Deep Purple sell out for Regent show

WITH he reputation as being the loudest rock band in the world, Deep Purple are bound to raise the roof when they play their sell-out gig at the Ipswich Regent on March 2.

WITH he reputation as being the loudest rock band in the world, Deep Purple are bound to raise the roof when they play their sell-out gig at the Ipswich Regent on March 2. PAUL GEATER has been speaking to bassist Roger Glover about the band – and why it still enjoys touring after 30 years in the spotlight.

FOR a generation of teenagers in the 1970s, Deep Purple were much more than one of the original heavy rock bands.

Quite simply, they provided the soundtrack for millions of people who sneered at the commercial acts in the singles charts and wanted something more substantial – and noisier – to play their air guitar along with!

But like all the best 1970s rock and roll supergroups, they soon split, came back with new members, and frankly weren't quite the same again.

The "Classic" Deep Purple line-up, the one responsible for their biggest hits like Black Knight, Highway Star and – of course – Smoke on the Water, only lasted from 1969 to 1973, first time around that is.

After splitting, reforming under different guises, and working in several different bands the "famous five" of Ian Gillan, Jon Lord, Ian Paice, Roger Glover and Richie Blackmore reformed in 1984 and worked together again – off and on – for the next five years.

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But there were always pressures within the band – especially between its two most high-profile members Blackmore and Gillan.

Eventually Gillan was sacked, concentrated on other projects for a couple of years, and was eventually brought back for a 25th anniversary special.

A tour by this line-up attracted huge audiences, but the tension backstage grew progressively worse. Eventually Blackmore stormed out.

But the band didn't fold, it looked for new blood.

Since August 1994 its lead guitarist has been Steve Morse – and the line-up now is more harmonious than ever.

Roger Glover is one of the original members of the "famous five," and although he spent 11 years on different projects in the late 70s and early 80s, he's been at the heart of the reformed Deep Purple for the last 18 years.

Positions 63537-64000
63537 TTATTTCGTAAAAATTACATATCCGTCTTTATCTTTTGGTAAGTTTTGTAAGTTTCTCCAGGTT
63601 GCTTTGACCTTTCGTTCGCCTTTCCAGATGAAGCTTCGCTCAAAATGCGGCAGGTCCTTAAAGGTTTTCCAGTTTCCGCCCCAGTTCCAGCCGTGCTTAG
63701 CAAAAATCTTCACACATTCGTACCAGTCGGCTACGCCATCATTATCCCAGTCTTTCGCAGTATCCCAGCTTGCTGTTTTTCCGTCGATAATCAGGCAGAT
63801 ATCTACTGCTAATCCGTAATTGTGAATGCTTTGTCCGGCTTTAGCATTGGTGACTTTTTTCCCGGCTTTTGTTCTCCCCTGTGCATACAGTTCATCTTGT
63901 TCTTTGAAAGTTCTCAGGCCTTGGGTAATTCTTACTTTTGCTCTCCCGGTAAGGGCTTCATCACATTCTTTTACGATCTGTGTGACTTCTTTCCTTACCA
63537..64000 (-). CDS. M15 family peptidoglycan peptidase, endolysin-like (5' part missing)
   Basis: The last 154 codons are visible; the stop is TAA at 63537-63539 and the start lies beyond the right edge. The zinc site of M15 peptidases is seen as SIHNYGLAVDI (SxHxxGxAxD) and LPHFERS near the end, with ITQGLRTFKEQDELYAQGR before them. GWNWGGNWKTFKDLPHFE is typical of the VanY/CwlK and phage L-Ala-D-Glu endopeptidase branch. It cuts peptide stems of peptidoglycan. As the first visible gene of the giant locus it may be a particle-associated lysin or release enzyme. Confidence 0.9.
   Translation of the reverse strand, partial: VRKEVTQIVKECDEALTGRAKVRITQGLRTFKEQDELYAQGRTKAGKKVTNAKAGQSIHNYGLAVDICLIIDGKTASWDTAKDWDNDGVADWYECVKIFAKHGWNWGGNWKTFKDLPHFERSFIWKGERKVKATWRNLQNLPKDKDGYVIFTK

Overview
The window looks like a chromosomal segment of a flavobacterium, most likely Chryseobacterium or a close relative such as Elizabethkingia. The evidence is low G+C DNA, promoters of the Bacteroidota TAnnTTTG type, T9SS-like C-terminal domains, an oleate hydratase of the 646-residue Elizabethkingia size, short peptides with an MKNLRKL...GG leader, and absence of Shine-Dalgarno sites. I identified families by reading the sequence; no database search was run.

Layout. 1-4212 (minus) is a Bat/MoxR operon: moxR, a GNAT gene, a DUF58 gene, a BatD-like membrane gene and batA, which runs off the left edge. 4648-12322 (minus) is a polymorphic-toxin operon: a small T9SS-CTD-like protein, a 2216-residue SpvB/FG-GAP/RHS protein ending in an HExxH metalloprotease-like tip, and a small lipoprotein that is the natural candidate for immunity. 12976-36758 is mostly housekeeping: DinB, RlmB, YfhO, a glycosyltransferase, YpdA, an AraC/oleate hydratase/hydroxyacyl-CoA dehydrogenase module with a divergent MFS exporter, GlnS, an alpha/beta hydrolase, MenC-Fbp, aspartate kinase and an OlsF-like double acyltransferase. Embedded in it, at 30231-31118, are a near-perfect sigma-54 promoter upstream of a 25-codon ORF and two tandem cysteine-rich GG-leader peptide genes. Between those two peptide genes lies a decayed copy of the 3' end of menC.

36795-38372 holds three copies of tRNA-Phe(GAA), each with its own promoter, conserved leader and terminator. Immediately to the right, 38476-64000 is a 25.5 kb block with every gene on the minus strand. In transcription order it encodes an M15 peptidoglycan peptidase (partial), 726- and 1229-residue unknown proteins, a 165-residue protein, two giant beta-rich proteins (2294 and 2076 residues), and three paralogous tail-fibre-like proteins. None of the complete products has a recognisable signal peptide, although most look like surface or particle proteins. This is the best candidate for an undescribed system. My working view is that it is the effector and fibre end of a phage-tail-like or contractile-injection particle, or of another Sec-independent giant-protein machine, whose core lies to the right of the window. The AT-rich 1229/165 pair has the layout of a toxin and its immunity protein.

Deep Purple is a band that can fill stadia and major arenas like Earls Court, but it is currently on a tour of medium-sized venues across the country, like the Ipswich Regent.

"We like playing both the large stadia and smaller venues that we're visiting on this tour.

"In the larger shows there is an incredible atmosphere, but in places like the Regent we can get nearer the audience and get a buzz from that," Roger Glover said.

The band still enjoys touring, and Roger said that every performance was very different – he warned fans not to expect a simple repeat of the band's album tracks.

"We are musicians who like jamming on the stage. We will be playing some old favourites as well as a lot of more recent work – but we develop them and improvise, every performance is a one off," he said.

"In our early days we would try out new tracks live to audiences before we recorded them – that's something we're returning to in this tour."

Roger said the current line-up of the band felt more comfortable than for many years.

"There was a time in the early 1990s when there was tension in the band and we all thought 'is it worth all this hassle?'

"We were very close to splitting for good – but since Steve came on board things have been much better.

"We're a band who all like making music together, who are all pulling in the same direction," he said.

Lead singer Ian Gillan has close connections with Ipswich – he is a good friend of Town legend Paul Mariner and when he brought his band to the Gaumont in the 1970s the then Town team joined him on stage.

For a time he was known for his rock and roll lifestyle – but Roger was quick to point out that the band is not as well known as some others for its excesses.

"I don't think I've ever been a hell-raiser, lead singers are a bit of a different breed," he joked.

One thing that clearly does rankle with the band is the lack of exposure they receive from mainstream television and radio – even though they are genuine musical legends.

"Of all the places that we tour, we probably have the lowest profile in the UK and America, which is a bit ironic really," he said.

"But that's what we're hoping to address in this tour – we know we still have a lot of fans out there," Roger added.